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Tampa Bay Lightning went on road trip without offense, power play

The Sharks’ Logan Couture, right, beats goalie Mike Smith, second from left, during Tampa Bay’s 5-2 loss Saturday. The Lightning scored just seven goals in the four-game trip.

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The Sharks’ Logan Couture, right, beats goalie Mike Smith, second from left, during Tampa Bay’s 5-2 loss Saturday. The Lightning scored just seven goals in the four-game trip.

SAN JOSE, Calif. — Before the Lightning began a four-game, nine-day road trip, it averaged 3.6 goals.

At the end of the 1-2-1 trip in which it scored just seven times, was shut out once and only once scored more than two goals, its average was down to 3.

Tampa Bay had its chances. It just had trouble converting.

Even the power play, which entered Sunday seventh in the league at 22.8 percent, hit a skid with three goals on 23 chances (13 percent) in its past six games.

No reason to panic, coach Guy Boucher said. And it is understandable, to an extent, given the number of injures and illnesses that have kept players from optimum performance.

Still, the drought is nothing to dismiss, especially when Boucher's system, though rooted in stout defense, is designed to create offense with a quick transition, and the power play has the personnel to be one of the best.

"I always say goals are like bananas," Boucher said. "We've had the same opportunities, we just need to bury them."

Actually, what Tampa Bay (7-4-2) needs is to stop blunting its own momentum.

The Lightning faced 18 power plays on the road trip compared to 12 of its own.

In the second period of Saturday's 5-2 loss to the Sharks at HP Pavilion, left wing Sean Bergenheim was whistled twice in the first three minutes for holding and tripping, respectively. Right wing Ryan Malone was called for a double-minor high stick.

That's eight minutes to kill. And while the Lightning's penalty kill, third in the league entering Sunday at 89.8 percent, did the job, the effort kept the team on its heels and drained energy.

Add defensive mistakes and San Jose scored twice in the second period for a 4-1 lead while outshooting Tampa Bay 20-6. It was the most shots the team allowed in a period this season. The 39 shots allowed in the game also were a season high, and if not for goalie Mike Smith the damage would have been worse.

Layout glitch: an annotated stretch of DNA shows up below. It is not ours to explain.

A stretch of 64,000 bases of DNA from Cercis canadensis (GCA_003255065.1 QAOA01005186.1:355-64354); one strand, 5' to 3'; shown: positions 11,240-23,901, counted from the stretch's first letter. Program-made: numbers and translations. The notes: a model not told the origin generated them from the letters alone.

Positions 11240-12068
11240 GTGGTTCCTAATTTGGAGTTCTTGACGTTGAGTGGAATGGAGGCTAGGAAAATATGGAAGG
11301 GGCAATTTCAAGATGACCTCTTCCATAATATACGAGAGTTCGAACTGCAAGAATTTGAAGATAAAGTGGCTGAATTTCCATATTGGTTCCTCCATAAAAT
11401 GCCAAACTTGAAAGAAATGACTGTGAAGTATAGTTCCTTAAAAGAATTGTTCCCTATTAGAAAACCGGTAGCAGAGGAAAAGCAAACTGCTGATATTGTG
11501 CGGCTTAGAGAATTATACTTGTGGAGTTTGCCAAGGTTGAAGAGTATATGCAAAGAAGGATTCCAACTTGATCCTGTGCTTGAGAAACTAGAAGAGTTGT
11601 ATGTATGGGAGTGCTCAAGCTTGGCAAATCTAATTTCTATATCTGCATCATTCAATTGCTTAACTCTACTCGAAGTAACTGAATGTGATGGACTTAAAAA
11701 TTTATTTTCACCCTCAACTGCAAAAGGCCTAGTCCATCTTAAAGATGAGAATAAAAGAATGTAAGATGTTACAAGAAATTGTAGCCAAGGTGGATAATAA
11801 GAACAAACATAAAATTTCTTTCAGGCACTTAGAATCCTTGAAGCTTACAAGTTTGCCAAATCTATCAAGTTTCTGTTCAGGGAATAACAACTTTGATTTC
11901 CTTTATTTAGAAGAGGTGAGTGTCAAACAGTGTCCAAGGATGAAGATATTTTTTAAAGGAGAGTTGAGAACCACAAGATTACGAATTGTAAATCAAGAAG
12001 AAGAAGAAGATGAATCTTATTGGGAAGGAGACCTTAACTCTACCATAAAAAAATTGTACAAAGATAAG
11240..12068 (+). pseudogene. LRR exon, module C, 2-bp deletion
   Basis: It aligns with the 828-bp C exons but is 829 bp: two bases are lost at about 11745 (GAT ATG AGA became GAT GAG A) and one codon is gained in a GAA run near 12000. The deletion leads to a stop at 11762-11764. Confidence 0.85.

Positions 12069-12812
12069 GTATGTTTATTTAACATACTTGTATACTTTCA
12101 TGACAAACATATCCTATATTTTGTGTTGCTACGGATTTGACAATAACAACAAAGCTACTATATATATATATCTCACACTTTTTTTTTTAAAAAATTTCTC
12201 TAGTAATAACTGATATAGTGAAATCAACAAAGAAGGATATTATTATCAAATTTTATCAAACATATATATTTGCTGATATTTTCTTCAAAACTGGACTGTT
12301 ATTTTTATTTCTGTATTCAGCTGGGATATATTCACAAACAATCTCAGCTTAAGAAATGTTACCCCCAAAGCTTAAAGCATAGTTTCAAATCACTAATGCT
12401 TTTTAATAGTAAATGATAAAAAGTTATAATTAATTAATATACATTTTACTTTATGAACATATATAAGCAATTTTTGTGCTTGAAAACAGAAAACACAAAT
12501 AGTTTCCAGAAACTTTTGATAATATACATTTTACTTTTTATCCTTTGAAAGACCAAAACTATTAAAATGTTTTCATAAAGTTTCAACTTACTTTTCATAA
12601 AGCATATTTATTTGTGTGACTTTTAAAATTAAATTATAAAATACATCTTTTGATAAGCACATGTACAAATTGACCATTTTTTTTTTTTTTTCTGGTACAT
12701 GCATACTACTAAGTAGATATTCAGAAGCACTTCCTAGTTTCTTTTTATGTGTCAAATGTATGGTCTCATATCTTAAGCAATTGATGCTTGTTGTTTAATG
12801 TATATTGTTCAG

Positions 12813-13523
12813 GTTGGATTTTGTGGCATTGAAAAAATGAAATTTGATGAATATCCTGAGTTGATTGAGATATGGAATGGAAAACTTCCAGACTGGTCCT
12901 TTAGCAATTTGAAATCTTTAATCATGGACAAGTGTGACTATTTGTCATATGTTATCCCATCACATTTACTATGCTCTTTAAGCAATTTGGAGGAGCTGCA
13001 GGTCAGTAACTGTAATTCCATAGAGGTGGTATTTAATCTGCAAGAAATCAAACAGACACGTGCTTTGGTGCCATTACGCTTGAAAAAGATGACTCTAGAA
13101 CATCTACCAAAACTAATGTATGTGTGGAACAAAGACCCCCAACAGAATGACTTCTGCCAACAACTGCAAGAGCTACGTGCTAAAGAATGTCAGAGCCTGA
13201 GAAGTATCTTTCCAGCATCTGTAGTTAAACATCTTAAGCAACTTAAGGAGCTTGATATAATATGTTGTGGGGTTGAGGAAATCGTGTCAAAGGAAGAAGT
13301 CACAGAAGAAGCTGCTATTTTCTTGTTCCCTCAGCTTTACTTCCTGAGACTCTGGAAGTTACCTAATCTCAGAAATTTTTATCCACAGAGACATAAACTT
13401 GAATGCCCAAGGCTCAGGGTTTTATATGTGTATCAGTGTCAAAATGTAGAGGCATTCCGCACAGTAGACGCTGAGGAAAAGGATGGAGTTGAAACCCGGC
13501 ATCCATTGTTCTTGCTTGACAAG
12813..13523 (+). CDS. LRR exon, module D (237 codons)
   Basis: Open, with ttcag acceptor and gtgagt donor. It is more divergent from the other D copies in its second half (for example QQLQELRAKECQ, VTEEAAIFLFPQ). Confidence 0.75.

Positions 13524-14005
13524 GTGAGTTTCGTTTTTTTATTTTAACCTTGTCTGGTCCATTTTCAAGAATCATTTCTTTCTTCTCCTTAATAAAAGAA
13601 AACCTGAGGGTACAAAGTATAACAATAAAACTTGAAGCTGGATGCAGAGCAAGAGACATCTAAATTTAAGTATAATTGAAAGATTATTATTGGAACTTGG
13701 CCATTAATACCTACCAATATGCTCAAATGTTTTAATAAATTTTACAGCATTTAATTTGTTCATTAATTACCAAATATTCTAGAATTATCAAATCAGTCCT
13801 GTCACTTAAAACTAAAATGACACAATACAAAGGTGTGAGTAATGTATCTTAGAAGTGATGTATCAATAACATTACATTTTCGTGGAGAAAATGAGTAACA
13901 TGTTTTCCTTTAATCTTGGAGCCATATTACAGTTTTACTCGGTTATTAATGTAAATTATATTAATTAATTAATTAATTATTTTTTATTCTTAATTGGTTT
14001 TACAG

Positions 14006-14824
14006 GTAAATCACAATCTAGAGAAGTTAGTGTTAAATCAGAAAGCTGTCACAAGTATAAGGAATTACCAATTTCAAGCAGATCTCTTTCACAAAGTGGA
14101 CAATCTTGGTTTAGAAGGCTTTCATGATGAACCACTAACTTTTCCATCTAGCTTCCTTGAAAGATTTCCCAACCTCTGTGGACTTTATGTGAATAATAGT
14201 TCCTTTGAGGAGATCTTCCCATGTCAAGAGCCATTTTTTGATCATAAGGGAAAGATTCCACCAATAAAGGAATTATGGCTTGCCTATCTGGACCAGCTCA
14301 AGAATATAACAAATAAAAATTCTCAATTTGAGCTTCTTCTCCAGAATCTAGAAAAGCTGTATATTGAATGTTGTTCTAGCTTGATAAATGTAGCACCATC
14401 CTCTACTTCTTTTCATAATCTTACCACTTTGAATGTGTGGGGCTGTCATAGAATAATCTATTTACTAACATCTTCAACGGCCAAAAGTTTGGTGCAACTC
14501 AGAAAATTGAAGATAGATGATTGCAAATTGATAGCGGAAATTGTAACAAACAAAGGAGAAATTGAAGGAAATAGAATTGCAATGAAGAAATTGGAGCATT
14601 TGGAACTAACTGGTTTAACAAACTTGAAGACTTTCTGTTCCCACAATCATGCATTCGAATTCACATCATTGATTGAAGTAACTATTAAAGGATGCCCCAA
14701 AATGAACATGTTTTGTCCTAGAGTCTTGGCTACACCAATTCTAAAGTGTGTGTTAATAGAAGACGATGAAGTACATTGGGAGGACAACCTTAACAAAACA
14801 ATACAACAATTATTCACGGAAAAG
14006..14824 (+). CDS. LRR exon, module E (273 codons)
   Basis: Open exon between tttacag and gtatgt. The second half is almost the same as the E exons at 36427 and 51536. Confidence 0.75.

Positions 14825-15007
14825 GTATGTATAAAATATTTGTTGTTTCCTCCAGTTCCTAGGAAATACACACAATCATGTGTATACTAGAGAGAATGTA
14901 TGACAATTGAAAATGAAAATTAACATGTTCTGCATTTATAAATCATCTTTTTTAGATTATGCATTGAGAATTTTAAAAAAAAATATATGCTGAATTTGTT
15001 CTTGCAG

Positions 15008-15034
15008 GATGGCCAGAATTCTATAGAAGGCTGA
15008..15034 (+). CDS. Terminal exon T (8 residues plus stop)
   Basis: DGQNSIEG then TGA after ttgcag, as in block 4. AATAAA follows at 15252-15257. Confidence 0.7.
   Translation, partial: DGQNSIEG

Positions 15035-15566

"They were doing what we're supposed to do, that we used to do, crash that net and get a lot of rebounds," center Vinny Lecavalier said. "He made some big saves, but we weren't there for the rebounds. We left a couple of guys alone, so it definitely was tough for him."

Tough to watch at times has been the power play, which has trouble entering the offensive zone when it tries to be fancy at the blue line, players and coaches said. Steven Stamkos scored his 11th goal, and fifth on the power play, against San Jose, but it came late in the third period.

More critical was Stamkos' breakaway with 15 seconds left in the first. Had he converted to tie the score 2-2, the vibe of the game would have changed. But Sharks and former Lightning goalie Antero Niittymaki stopped the backhand. He also stopped 18 of 19 third-period shots as Tampa Bay finally found its footing.

"Had (Stamkos) made it 2-2, it still doesn't solve the problem of our penalties," Boucher said. "If it is 2-2 and we take that many penalties, there's no way we can win that game."

"At the end of the day, it's tough playing shorthanded," Stamkos said. "We have to be a lot more disciplined."

And a lot more opportunistic.

MINOR MOVES: With defenseman Matt Smaby (ankle) and center Dominic Moore (groin) ready for action, forwards Blair Jones and defenseman Matt Roy were reassigned to AHL Norfolk.

Tampa Bay Lightning went on road trip without offense, power play 11/07/10 [Last modified: Sunday, November 7, 2010 10:43pm]
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